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Murakami, Y.; Nakabeppu, Y.; Sonoda, K. Oxidative Stress and Retinitis Pigmentosa. Encyclopedia. Available online: (accessed on 09 December 2023).
Murakami Y, Nakabeppu Y, Sonoda K. Oxidative Stress and Retinitis Pigmentosa. Encyclopedia. Available at: Accessed December 09, 2023.
Murakami, Yusuke, Yusaku Nakabeppu, Koh-Hei Sonoda. "Oxidative Stress and Retinitis Pigmentosa" Encyclopedia, (accessed December 09, 2023).
Murakami, Y., Nakabeppu, Y., & Sonoda, K.(2020, October 07). Oxidative Stress and Retinitis Pigmentosa. In Encyclopedia.
Murakami, Yusuke, et al. "Oxidative Stress and Retinitis Pigmentosa." Encyclopedia. Web. 07 October, 2020.
Oxidative Stress and Retinitis Pigmentosa

Degenerative retina in RP is exposed to high-level O2 and thereby damaged by ROS. Microglia as well as photoreceptor cells are injured by ROS. Oxidative microglial activation promotes microgliosis and photoreceptor cell death in RP. Oxidative DNA damage mediates MUTYH-SSBs-PARP signaling to induce microglial activation.

Oxidative DNA damage Retinitis Pigmentosa

1. Introduction

The cellular organelles and molecules of the human body are always at risk of being oxidized by reactive oxygen species (ROS), which are produced as a regular part of the body’s activity. ROS such as superoxide (1O2), hydrogen peroxide (H2O2), and hydroxyl radicals (OH) are generated in the process of oxidative phosphorylation and ATP synthesis in the mitochondria [1]. Alternatively, ROS can be produced by NADPH oxidases (NOXs), which are transmembrane enzymes that form a 1O2-producing protein complex upon activation [2]. NOXs are critical for the body’s immune defense against infected bacteria as well as for health and fighting disease in a variety of tissues including the retina.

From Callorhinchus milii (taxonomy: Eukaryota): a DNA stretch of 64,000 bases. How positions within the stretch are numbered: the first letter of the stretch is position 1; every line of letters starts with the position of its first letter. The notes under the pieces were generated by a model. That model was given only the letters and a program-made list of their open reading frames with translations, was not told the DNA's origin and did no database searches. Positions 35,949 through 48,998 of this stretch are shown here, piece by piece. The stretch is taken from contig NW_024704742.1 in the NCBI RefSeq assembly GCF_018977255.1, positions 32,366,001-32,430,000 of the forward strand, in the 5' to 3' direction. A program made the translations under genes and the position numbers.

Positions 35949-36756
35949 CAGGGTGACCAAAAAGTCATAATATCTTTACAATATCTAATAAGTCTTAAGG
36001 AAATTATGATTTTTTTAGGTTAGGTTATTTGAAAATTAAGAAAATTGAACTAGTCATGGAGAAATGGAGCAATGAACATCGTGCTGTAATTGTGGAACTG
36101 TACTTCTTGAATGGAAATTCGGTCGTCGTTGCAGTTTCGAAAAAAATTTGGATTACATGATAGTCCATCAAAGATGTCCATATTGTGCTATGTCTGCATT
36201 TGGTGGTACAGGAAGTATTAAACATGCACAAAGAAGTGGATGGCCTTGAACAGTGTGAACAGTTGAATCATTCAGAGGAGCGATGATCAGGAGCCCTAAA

To protect the organelles and molecules against ROS, the cells have an elaborate defense system to neutralize or catalyze ROS and repair ROS-induced damage (Figure 1). For example, superoxide dismutase (SOD) catalyzes the dismutation of 1O2 into oxygen (O2) and H2O2. Catalase breaks down OH into O2 and water (H2O). Glutathione peroxidase (GPx) catalyzes H2O2 into H2O, with the conversion of glutathione (GSH) to its oxidized disulfide form (GSSG) [3].

Figure 1. Imbalance between reactive oxygen species (ROS) and anti-oxidants impairs the function of macromolecules. ROS including superoxide (1O2), hydrogen peroxide (H2O2), and hydroxyl radicals (OH) are generated during oxidative phosphorylation in the mitochondria. Superoxide dismutase (SOD) catalyzes the 1O2 into oxygen (O2) and H2O2. Catalase breaks down OH into O2 and water (H2O). Glutathione peroxidase (GPx) catalyzes H2O2 into H2O, with the conversion of glutathione (GSH) to its oxidized disulfide form (GSSG). An imbalance between ROS production (red box) and anti-oxidant capacity (green box) results in the accumulation of oxidative insults (lightning symbol) to the cellular lipids, proteins, and nucleic acids. ↑, increase.

Oxidative stress is a state in which the balance between the production of ROS and the anti-oxidant defense system is impaired. The production of ROS is markedly increased in various disease conditions including inflammation, metabolic dysfunction, cancer, and neurodegeneration. Excessive ROS insults the cellular macromolecules such as nucleic acids, proteins, and lipids (Figure 1), leading to cellular dysfunction, transdifferentiation, or death. Accordingly, oxidative stress is generally deemed to be detrimental to human health; however, it should be noted that, in some conditions, ROS are required to mediate the body’s protection against infection and tissue injury [4].